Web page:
UpCar™ Blues – Feed Natimuk Development Part 3

I think the UpCar™scenes were one of my favourite experiments thus far. Not all that pivotal to the plot, more of a means of getting Violet and Titus from one scene to the next but I was really keen to have a go at updating this…
(image source movietom.wordpress.com)
The old rear projected screen behind the stationary vehicle was a classic staple of 50s and 60s cinema and I was itching to try it in a theatrical setting and put my own twist on it, not just projecting the background, but the car as well. Unlike the old cinema version, the car in Feed is free to turn in 3D and move about the stage depending on which way its facing the background stream. The two passengers are seated on the moving table. The actors, with only their faces, are seated on the moving table just behind the sharks-tooth scrim as bright colours in the projection obscure them except where the windscreen which has been left black to reveal their faces.


Theoretically it would be possible to track the passengers as they moved around and update the projections accordingly but for the time being I was just tracking them manually with the ipad.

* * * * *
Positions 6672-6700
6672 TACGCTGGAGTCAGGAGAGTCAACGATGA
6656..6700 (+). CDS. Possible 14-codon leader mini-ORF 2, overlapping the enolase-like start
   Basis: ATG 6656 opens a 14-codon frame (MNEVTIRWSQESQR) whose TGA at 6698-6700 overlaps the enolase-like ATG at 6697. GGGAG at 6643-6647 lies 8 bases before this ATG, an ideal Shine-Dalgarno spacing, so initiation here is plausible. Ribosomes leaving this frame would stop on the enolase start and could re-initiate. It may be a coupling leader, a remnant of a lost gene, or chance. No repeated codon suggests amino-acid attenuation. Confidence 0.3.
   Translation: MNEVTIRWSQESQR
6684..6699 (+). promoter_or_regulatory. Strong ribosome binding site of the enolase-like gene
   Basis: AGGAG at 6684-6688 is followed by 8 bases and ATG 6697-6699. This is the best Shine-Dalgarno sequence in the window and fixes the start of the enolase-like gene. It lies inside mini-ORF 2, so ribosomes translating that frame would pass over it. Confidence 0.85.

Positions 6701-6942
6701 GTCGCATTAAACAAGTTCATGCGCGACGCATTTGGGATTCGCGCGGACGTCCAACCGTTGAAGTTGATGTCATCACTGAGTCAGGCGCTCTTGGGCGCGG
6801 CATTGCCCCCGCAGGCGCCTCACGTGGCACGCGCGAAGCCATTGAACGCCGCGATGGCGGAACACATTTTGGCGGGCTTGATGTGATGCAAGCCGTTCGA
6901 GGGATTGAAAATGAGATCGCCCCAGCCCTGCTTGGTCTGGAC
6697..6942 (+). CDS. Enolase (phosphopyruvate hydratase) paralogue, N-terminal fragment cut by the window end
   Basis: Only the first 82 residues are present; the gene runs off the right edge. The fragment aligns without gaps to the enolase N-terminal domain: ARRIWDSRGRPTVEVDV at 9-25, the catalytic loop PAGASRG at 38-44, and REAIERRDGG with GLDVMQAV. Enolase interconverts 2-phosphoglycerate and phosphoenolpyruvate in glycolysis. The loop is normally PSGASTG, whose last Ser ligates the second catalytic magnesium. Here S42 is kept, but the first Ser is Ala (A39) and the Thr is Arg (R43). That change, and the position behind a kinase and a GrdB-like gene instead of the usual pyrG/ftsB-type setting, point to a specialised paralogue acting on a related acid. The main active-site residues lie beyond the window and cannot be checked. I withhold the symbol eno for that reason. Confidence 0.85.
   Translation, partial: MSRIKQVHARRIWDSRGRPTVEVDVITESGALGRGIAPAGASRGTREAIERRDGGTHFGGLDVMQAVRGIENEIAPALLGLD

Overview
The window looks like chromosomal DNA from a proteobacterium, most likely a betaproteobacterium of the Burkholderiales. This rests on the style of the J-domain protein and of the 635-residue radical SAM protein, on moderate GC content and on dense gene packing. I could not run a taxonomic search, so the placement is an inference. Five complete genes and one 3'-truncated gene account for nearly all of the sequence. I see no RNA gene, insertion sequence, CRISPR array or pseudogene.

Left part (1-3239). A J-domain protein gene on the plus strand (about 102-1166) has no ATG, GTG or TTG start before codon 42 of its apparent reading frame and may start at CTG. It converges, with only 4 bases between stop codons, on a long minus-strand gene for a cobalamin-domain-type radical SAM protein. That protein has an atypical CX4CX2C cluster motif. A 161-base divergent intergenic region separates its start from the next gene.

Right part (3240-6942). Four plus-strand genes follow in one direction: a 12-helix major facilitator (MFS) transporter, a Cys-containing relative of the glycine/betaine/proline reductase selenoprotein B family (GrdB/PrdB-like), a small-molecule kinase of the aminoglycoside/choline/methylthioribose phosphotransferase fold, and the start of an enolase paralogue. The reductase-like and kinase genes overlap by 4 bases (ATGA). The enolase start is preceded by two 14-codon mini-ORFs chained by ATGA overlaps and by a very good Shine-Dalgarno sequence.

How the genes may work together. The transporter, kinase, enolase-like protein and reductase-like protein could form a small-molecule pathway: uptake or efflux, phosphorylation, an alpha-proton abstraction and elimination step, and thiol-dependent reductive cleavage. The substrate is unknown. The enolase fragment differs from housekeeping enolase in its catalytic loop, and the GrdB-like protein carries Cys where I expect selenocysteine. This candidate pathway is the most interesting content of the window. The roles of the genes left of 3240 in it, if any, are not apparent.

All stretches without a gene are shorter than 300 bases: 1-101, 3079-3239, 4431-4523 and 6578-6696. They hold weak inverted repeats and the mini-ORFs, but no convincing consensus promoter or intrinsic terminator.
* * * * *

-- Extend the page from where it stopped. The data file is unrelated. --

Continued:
I could control the rotation, left right up down and tilt as well as the X Y and Z position of the car in space and it was pretty easy to keep up with the performers who were moving the passengers around on the stage. It would be possible if you wanted, to have the car do a complete 360 withthe passengers inside it. The background would just recede into the distance based on the direction the car was facing and the whole scene is rendered in real time so there is no need for the actors to have to try and move the car to exactly the right spot at the right time which would have been almost impossible.
It was one of those things that seemed like it ought to work but really, until we set it up and actually tried it, it was impossible to know it if was going to be convincing enough for the audience to be worth doing. It was a lot of work to get this scene all set up and when we first tried it at the Horsham workshop the scrim we were using was too transparent and the effect totally lost (Below is the extremely lame looking Horsham first take on the whole car thing).
I almost abandoned the idea at this point, so it was quite a relief to see it looking just so much more convincing with the sharks-tooth. Very pleasing after all that to finally see it working as well as it did.




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